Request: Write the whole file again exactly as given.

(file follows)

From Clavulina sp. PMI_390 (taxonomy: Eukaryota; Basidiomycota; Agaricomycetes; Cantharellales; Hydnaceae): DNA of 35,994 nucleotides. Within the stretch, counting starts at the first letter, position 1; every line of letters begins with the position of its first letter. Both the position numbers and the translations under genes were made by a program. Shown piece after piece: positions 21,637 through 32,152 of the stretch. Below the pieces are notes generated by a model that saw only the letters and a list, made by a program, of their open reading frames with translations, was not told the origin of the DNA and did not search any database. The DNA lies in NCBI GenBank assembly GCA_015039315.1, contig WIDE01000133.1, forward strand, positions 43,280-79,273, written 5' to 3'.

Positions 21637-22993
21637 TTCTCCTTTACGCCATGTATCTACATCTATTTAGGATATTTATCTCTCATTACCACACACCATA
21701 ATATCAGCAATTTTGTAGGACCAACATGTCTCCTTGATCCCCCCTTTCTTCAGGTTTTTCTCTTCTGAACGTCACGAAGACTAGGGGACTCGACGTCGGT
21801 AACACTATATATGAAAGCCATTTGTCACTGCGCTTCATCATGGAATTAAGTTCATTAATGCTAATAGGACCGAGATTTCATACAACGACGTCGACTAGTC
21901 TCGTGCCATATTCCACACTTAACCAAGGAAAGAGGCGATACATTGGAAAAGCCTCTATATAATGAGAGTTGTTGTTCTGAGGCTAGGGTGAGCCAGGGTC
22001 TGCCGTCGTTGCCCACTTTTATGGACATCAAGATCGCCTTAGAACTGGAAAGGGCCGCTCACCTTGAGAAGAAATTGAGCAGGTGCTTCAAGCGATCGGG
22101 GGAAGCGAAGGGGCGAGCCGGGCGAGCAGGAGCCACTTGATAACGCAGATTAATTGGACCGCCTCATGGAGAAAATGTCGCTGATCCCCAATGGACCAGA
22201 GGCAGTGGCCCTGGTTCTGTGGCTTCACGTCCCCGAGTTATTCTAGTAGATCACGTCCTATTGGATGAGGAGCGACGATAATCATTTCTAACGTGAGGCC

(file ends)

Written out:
From Clavulina sp. PMI_390 (taxonomy: Eukaryota; Basidiomycota; Agaricomycetes; Cantharellales; Hydnaceae): DNA of 35,994 nucleotides. Within the stretch, counting starts at the first letter, position 1; every line of letters begins with the position of its first letter. Both the position numbers and the translations under genes were made by a program. Shown piece after piece: positions 21,637 through 32,152 of the stretch. Below the pieces are notes generated by a model that saw only the letters and a list, made by a program, of their open reading frames with translations, was not told the origin of the DNA and did not search any database. The DNA lies in NCBI GenBank assembly GCA_015039315.1, contig WIDE01000133.1, forward strand, positions 43,280-79,273, written 5' to 3'.

Positions 21637-22993
21637 TTCTCCTTTACGCCATGTATCTACATCTATTTAGGATATTTATCTCTCATTACCACACACCATA
21701 ATATCAGCAATTTTGTAGGACCAACATGTCTCCTTGATCCCCCCTTTCTTCAGGTTTTTCTCTTCTGAACGTCACGAAGACTAGGGGACTCGACGTCGGT
21801 AACACTATATATGAAAGCCATTTGTCACTGCGCTTCATCATGGAATTAAGTTCATTAATGCTAATAGGACCGAGATTTCATACAACGACGTCGACTAGTC
21901 TCGTGCCATATTCCACACTTAACCAAGGAAAGAGGCGATACATTGGAAAAGCCTCTATATAATGAGAGTTGTTGTTCTGAGGCTAGGGTGAGCCAGGGTC
22001 TGCCGTCGTTGCCCACTTTTATGGACATCAAGATCGCCTTAGAACTGGAAAGGGCCGCTCACCTTGAGAAGAAATTGAGCAGGTGCTTCAAGCGATCGGG
22101 GGAAGCGAAGGGGCGAGCCGGGCGAGCAGGAGCCACTTGATAACGCAGATTAATTGGACCGCCTCATGGAGAAAATGTCGCTGATCCCCAATGGACCAGA
22201 GGCAGTGGCCCTGGTTCTGTGGCTTCACGTCCCCGAGTTATTCTAGTAGATCACGTCCTATTGGATGAGGAGCGACGATAATCATTTCTAACGTGAGGCC